600 wrongfully imprisoned under martial law (and book-ended by the recent armed
conflict that all but decimated the country’s capital of Kingston in May of
2010). According to insightful liner notes by Tosh’s longtime manager Herbie
Miller, the political chaos took its toll on the creation of the record, as
power cuts, curfews, police oppression, military curtailment and random
eruptions of violence caused the artist to continuously reschedule and cancel
paid time at various studios around Kingston
before defecting to Miami
for the final mix.


But the turmoil-saturated creative process yielded what many
consider to be the greatest reggae album ever made, bolstered by songs like the
arresting version of “Get Up, Stand Up,” Tosh’s empowering anthem he
co-wrote with Marley for the Wailers’ classic second Island LP Burnin’, as well as the defiant
“Jah Guide” and the confrontational “Stepping Razor,” a song
originally written by early Wailers mentor and renowned “Godfather of
Reggae” Joe Higgs back in 1967, which Tosh recorded without properly
crediting him until Higgs won a court case against him establishing his standing
as the song’s true author. However, what made Equal Rights stand out beyond the tracks that addressed the
harrowing situation in Jamaica was the material directing Peter’s discomfort
with the events unfolding in other parts of the globe as well, particularly in
Africa, where tracks like “Downpressor Man,” “African” and
“Apartheid” aggressively chronicled the human rights violations
taking place in the central and southern regions of the Dark Continent. Meanwhile,
the cover art itself found Tosh emulating the likeness of Cuban revolutionary
Che Guevara as a nod of confidence to his contemporaries in Latin America while
cementing his stature as a fearless spokesman for the trials and tribulations
of the “Third World” in the context of the global “shitstem,” as
he so eloquently called it. 


The Legacy Edition of Equal adds seven previously unreleased outtakes from the original sessions on the
first disc, including such sought-after studio rarities as “Vampire,”
“Babylon Queendom,” “Mark of the Beast” and a solo version of
the Wailers classic “400 Years” that lyrically expounds upon the
original’s already explosive anti-colonial sentiments. The second disc contains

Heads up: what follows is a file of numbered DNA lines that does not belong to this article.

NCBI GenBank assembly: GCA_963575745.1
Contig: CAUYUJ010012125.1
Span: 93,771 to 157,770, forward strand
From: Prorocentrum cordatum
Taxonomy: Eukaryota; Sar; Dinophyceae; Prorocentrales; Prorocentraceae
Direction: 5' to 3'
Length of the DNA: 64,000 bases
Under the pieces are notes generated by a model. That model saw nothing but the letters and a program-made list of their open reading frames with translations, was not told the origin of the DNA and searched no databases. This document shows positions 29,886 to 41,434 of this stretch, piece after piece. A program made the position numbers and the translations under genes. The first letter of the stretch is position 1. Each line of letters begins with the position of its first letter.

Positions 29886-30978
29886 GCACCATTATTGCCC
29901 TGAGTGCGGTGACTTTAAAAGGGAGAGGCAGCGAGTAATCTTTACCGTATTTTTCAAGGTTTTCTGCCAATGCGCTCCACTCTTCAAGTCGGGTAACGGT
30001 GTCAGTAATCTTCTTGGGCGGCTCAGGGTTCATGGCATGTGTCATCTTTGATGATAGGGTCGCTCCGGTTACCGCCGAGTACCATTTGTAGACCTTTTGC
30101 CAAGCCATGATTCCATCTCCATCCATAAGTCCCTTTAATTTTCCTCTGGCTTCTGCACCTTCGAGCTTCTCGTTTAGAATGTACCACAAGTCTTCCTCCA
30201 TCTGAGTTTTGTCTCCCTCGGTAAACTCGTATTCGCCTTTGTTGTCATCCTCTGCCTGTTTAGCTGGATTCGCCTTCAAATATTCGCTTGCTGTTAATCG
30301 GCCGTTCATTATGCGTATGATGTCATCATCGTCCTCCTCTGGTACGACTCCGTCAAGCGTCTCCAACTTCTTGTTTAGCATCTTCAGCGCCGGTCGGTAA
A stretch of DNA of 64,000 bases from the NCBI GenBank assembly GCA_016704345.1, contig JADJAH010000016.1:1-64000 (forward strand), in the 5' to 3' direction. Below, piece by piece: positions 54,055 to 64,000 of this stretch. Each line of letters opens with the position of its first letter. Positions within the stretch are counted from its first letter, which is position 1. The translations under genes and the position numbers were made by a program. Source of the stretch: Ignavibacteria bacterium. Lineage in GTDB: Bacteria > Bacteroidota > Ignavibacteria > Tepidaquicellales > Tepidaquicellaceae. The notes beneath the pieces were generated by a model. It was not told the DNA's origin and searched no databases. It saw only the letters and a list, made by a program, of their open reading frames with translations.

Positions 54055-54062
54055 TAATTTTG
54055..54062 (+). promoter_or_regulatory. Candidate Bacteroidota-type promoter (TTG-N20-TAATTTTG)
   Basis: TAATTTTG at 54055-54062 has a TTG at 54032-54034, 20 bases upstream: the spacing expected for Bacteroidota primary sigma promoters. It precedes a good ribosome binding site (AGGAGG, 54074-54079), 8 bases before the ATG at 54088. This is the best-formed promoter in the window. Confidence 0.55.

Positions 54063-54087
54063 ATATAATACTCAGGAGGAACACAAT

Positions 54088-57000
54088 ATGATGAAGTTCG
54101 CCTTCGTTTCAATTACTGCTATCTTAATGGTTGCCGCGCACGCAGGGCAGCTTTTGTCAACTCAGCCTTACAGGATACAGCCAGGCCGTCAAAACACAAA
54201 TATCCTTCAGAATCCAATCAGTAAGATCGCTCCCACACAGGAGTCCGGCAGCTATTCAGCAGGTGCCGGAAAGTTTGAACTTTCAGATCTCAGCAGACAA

demo, alternate and extended renditions of several key album tracks as well as
a gang of dub plate versions that, like the ones featured on the Legalize It Legacy Edition, were only
previously available in extremely limited form.


Soon after Equal
, Peter Tosh signed with Rolling Stones Records and achieved more
mainstream success thanks to his then-newly minted relationship with Keith
Richards and Mick Jagger, cumulating in a memorable cameo in the Stones’
“Waiting On A Friend” video that received considerable airplay during
the infancy of MTV. Yet his visibility within a more commercialized marketplace
never hindered the Minister’s propensity to rage against the machine.  Undoubtedly, subsequent titles like 1978’s Bush Doctor, 1983’s Mama Africa and his Grammy-winning 1987 swan song No Nuclear War continued to demonstrate
his abilities as one of the world’s most outspoken political and cultural
activists. But no recordings established his stance as reggae music’s most
electrifying and controversial public figures quite like his first two solo masterpieces
for Columbia Records, both of which are now made more essential than ever.


DOWNLOAD: “Legalize It”, “What’cha Gonna Do”, “Why Must I
Cry”, “Igziabeher (Let Jah Be Praised)”, “Burial (Dub
Plate)”, “Second Hand (Shajahshoka Dub Plate)”, “Get Up,
Stand Up”, “Downpressor Man”, “Jah Guide”, “400
Years (Outtake)”, “Vampire (Outtake)”, “Mark Of The Beast
(Outtake)”, “Heavy Razor (Shajahshoka Dub Plate)”, “Equal
Rights (extended version)”, “Blame The Yout (Dub Plate)” RON HART